Shylock shows that his relationship with Christians is no more than business, Shylock says “I will buy with you, sell with you, talk to you, walk with you, and so following; but will not eat with you, drink with you, nor pray with you.” This shows that Shylock was willing to offer his profit making services to the Christians but he wasn’t prepared to socialise with them. Shylock instead of charging interest to Antonio for borrowing 3,000 ducats, requires Antonio to put his life on the line for the sake of his friend. Shylock wants one pound of Antonio’s flesh if he isn’t paid his 3,000 ducats within three months of lending Antonio it.

“Let the forfeit be nominated for an equal pound of your fair fresh, to be cut off and taken in what part of your body pleaseth me.” Obviously, the one-pound of flesh would ultimately kill Antonio and therefore Shylock would get his revenge on the Christians for always treating him disrespectfully. Shylock wants to have power and this is one way of trying to succeed in gaining it.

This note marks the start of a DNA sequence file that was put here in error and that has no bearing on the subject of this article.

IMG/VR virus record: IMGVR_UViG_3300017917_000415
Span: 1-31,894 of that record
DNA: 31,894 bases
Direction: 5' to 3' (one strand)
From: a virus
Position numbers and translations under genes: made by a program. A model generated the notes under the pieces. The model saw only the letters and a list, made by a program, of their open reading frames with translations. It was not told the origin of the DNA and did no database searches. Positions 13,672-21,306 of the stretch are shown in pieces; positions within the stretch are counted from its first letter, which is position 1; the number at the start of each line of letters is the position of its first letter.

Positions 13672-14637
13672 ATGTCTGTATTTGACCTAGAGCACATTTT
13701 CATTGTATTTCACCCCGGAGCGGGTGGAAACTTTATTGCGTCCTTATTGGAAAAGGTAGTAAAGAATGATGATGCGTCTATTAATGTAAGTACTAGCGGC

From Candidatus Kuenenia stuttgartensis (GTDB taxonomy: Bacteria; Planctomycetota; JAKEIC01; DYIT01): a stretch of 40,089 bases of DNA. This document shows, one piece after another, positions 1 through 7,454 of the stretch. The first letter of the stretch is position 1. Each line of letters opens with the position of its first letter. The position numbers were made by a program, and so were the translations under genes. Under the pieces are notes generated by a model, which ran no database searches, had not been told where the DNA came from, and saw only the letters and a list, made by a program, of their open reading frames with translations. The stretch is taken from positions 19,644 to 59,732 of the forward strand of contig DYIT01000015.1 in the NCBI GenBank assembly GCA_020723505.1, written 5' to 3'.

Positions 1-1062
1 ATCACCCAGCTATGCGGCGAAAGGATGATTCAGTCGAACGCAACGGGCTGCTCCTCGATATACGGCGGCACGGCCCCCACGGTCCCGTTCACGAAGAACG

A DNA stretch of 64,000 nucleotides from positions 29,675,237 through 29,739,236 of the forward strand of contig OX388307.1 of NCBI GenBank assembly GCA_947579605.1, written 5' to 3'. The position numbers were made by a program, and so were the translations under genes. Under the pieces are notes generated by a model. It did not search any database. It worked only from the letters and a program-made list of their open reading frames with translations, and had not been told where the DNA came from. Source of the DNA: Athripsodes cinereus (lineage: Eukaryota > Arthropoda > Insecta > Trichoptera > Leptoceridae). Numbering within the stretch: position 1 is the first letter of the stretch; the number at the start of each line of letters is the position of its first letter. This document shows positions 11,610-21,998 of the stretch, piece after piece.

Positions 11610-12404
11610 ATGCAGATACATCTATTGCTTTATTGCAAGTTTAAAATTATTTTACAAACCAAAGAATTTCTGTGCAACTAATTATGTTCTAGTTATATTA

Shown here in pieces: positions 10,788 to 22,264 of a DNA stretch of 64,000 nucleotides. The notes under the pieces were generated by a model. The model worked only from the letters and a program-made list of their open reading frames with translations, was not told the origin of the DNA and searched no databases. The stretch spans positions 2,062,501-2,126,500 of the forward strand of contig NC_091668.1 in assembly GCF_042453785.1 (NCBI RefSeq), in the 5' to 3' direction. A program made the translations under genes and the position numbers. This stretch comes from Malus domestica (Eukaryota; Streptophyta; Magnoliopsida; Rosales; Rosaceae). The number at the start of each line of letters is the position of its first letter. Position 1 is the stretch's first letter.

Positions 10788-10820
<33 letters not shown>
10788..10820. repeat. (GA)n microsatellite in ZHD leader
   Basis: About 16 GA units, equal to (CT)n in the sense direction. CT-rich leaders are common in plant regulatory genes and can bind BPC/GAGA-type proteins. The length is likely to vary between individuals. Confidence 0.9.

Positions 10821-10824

Shylock wanted Antonio to suffer a horrible death and as Shylock knew Antonio’s ships had very little chance of returning, he seized the opportunity. Shylock agreed to have one pound of Antonio’s flesh if he couldn’t pay back the loan, as this way he thought he couldn’t be prosecuted by the law of Venice. Both men agreed to the bond. Shylock says “But ships are but boards, sailors but men; there be land rats, and water rats, water thieves and land thieves – I mean pirates.” Shylock is stating that all pirates are thieves on land and water, but Christians are horrible to Jews just because that is all they know.

   Jews couldn’t own land and the only job they were prohibited to do was usuring. Throughout the scenes Shylock always appears betrayed, deserted, punished, isolated and humiliated by the Christian society because of his Jewish heritage. His faith and his way of living is the Christians only true justification the Christians have for the treatment they give him.